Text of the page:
When my daughter was 12, she was kidnapped and sexually assaulted. She went through the trauma of being raped and left to die. This had a devastating impact on her life and mine. She is only now, 15 years later, beginning to heal.
It happened one morning when I left home early to go to a job interview and my children, Pilar and Maurice, were late getting ready for school. Maurice missed the bus and Pilar decided to walk him to his school, which was in a problem neighborhood.
After she dropped him off, she headed back toward her school. Two young men approached her and took her to an abandoned house where they tied her up and assaulted her and left her there alone. She was there for eight hours until the owner happened to come by and find her.
‘We Found Your Daughter’
I found out that she was missing at about 11 a.m. The school called because Pilar did not show up. I became frantic. I immediately called the police to file a missing person report.
They started looking for my daughter. Hours went by and felt like forever. Detectives kept questioning my mother and me. I felt so guilty for not being home that morning. I told myself, “This would never have happened if I did not have to leave so early. I’m a bad mother.”
Finally I recieved a call from the police. “We found your daughter. She is OK. Please meet us at the emergency room.” When my sister and I arrived at the hospital, I was allowed to be with my daughter for the examination. I tried my hardest to be reassuring, telling her, “Everything will be all right,” stroking her hair, kissing her and telling her that she would never be alone.
We went to therapy as a family, moved out of that neighborhood, and my husband and I tried to be supportive, but because my husband and I were not getting along and I was overwhelmed by what happened to my daughter, I was disgusted with myself and depressed. Looking back, I wish I could’ve been more affectionate and patient with my daughter. I wish I’d been stronger for her and that I could’ve reached out to her more.
Getting raped affected Pilar in so many ways. My daughter had nightmares, she began bedwetting and she became depressed. Her grades dropped dramatically and by the time she entered high school her interests turned to trying to fit in with a peer group that had also had bad experiences. They were loud, obnoxious and disrespectful, speaking whatever came to their minds. I think my daughter valued their friendship because she could express her pain around them.
My daughter also became rebellious and sexually active with any guy that would give her attention. I learned through therapy that being raped might make someone either afraid of intimacy or promiscuous. I don’t know why, but she became promiscuous.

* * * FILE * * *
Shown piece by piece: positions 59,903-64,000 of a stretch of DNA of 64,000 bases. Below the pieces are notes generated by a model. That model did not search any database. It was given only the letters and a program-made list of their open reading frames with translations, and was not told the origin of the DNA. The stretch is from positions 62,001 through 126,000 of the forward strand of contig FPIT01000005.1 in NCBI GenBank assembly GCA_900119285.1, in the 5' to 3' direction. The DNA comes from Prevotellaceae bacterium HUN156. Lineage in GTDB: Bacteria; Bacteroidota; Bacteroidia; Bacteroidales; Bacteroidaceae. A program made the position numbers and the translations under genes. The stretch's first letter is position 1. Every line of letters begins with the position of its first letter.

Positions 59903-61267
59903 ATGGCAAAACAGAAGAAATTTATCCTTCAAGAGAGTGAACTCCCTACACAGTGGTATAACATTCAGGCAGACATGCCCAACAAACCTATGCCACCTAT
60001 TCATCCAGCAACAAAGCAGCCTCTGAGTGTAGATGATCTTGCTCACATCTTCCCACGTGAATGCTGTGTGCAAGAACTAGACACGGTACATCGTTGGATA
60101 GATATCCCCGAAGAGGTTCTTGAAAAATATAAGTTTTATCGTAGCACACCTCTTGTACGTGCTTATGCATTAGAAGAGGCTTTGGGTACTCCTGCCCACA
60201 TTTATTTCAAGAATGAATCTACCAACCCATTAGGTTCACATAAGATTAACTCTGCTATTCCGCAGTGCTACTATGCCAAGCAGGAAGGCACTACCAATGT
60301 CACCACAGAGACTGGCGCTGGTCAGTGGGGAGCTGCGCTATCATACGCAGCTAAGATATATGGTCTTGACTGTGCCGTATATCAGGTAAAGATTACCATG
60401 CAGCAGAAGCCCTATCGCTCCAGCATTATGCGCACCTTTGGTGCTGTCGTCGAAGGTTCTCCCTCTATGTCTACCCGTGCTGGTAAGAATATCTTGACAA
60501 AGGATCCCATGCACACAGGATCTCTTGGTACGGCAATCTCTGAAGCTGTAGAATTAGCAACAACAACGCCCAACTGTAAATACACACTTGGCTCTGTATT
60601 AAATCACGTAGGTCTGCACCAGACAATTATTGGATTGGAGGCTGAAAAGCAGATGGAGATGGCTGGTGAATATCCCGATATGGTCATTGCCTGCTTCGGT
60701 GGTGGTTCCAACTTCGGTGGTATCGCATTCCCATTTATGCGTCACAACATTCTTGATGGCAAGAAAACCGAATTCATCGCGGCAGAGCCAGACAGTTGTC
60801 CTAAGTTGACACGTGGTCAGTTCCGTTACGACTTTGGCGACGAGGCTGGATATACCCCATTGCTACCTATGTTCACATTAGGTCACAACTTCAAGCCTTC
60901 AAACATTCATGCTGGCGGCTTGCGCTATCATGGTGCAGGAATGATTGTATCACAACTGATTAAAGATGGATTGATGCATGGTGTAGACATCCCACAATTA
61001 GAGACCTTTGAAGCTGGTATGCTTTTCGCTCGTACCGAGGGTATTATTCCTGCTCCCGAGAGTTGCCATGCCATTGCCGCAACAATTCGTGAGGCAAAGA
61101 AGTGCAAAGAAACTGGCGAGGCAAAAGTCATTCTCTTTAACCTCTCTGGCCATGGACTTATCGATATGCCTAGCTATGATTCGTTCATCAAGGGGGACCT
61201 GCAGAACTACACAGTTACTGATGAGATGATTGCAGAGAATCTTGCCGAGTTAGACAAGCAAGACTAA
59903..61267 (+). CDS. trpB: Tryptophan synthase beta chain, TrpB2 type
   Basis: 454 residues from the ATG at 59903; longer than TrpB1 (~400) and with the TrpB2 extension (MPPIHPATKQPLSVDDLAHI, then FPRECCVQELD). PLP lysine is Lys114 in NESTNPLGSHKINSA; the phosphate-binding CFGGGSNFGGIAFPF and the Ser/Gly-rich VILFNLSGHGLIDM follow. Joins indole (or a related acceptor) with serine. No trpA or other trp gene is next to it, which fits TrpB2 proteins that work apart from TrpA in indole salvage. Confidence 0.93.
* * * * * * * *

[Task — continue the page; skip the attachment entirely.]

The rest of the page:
Upset and Confused
When my husband and I would speak to her, my daughter said that she liked the roughneck look and the boys with the thug attitudes, and that they were not boring like her father and I, who were too straight. She told me I was a Miss Goody Two Shoes.
When we tried to protect her by putting her on punishment—no telephone, no company, must be in the house by 9 p.m.—she would still do whatever she wanted, playing hooky or even running away for months.
In my head, I knew that these behaviors were the symptoms of what had happened to her. But in my heart, I felt angry at my daughter because she would not even try to give the therapy a chance. Instead of exploring what happened, she just told me that what happened to her was my fault. Her father would point some blame my way, too.
As my helplessness and guilt turned into bitterness and anger, I questioned my love for my child, my beautiful daughter.
My daughter was only 17 when she had her daughter, Cyre. The first year, Pilar lived with us. While she was not necessarily doting, she was caring and tried her best.
Then, one year later, my husband died following a long illness. We were all in pain and feeling vulnerable. My daughter had been the apple of her father’s eye. I believe she was the most devastated when he died.
Not a Whole Person
A year after that, Pilar gave birth to Ayanna and moved out with her daughters. For a long time already she’d been drinking and smoking weed, but once she moved, it started to affect her parenting. She began leaving her children with strangers and not coming back to pick them up for a few days. Or she’d smoke weed and drink until she passed out in a deep sleep, unaware of what her children were doing. Once when I was there, Cyre was hungry and I saw her go to eat the cat food.
I felt angry, scared and ashamed. I thought of myself as a caring and nurturing mother, but somehow I failed my daughter. How could I have raised a daughter who would neglect her child? I blamed myself for her behavior.